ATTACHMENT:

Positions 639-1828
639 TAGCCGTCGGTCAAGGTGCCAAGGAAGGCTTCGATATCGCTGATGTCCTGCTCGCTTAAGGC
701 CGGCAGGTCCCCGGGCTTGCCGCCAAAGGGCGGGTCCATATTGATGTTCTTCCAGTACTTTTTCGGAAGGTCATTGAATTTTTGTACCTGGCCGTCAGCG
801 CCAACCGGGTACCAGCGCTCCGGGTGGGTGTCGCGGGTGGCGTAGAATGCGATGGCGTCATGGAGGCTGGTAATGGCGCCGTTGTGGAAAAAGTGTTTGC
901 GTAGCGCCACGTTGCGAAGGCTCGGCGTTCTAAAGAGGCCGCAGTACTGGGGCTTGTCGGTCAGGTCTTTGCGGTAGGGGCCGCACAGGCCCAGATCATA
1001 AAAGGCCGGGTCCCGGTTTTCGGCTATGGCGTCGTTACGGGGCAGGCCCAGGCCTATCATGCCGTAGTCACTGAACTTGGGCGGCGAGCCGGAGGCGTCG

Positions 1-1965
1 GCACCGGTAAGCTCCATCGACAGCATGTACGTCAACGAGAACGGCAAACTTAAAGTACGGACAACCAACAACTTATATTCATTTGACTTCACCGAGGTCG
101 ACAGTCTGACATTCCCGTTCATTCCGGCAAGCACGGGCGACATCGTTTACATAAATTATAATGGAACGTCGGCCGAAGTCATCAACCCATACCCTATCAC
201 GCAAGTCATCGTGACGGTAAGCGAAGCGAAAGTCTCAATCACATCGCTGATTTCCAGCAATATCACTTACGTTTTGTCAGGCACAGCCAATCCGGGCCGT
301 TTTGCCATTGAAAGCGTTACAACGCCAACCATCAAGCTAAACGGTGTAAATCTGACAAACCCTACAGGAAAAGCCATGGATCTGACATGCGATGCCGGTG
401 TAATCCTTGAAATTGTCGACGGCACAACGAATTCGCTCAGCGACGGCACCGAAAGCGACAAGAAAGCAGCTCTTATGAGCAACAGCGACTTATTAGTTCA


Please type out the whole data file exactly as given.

Positions 639-1828
639 TAGCCGTCGGTCAAGGTGCCAAGGAAGGCTTCGATATCGCTGATGTCCTGCTCGCTTAAGGC
701 CGGCAGGTCCCCGGGCTTGCCGCCAAAGGGCGGGTCCATATTGATGTTCTTCCAGTACTTTTTCGGAAGGTCATTGAATTTTTGTACCTGGCCGTCAGCG
801 CCAACCGGGTACCAGCGCTCCGGGTGGGTGTCGCGGGTGGCGTAGAATGCGATGGCGTCATGGAGGCTGGTAATGGCGCCGTTGTGGAAAAAGTGTTTGC
901 GTAGCGCCACGTTGCGAAGGCTCGGCGTTCTAAAGAGGCCGCAGTACTGGGGCTTGTCGGTCAGGTCTTTGCGGTAGGGGCCGCACAGGCCCAGATCATA
1001 AAAGGCCGGGTCCCGGTTTTCGGCTATGGCGTCGTTACGGGGCAGGCCCAGGCCTATCATGCCGTAGTCACTGAACTTGGGCGGCGAGCCGGAGGCGTCG

Positions 1-1965
1 GCACCGGTAAGCTCCATCGACAGCATGTACGTCAACGAGAACGGCAAACTTAAAGTACGGACAACCAACAACTTATATTCATTTGACTTCACCGAGGTCG
101 ACAGTCTGACATTCCCGTTCATTCCGGCAAGCACGGGCGACATCGTTTACATAAATTATAATGGAACGTCGGCCGAAGTCATCAACCCATACCCTATCAC
201 GCAAGTCATCGTGACGGTAAGCGAAGCGAAAGTCTCAATCACATCGCTGATTTCCAGCAATATCACTTACGTTTTGTCAGGCACAGCCAATCCGGGCCGT
301 TTTGCCATTGAAAGCGTTACAACGCCAACCATCAAGCTAAACGGTGTAAATCTGACAAACCCTACAGGAAAAGCCATGGATCTGACATGCGATGCCGGTG
401 TAATCCTTGAAATTGTCGACGGCACAACGAATTCGCTCAGCGACGGCACCGAAAGCGACAAGAAAGCAGCTCTTATGAGCAACAGCGACTTATTAGTTCA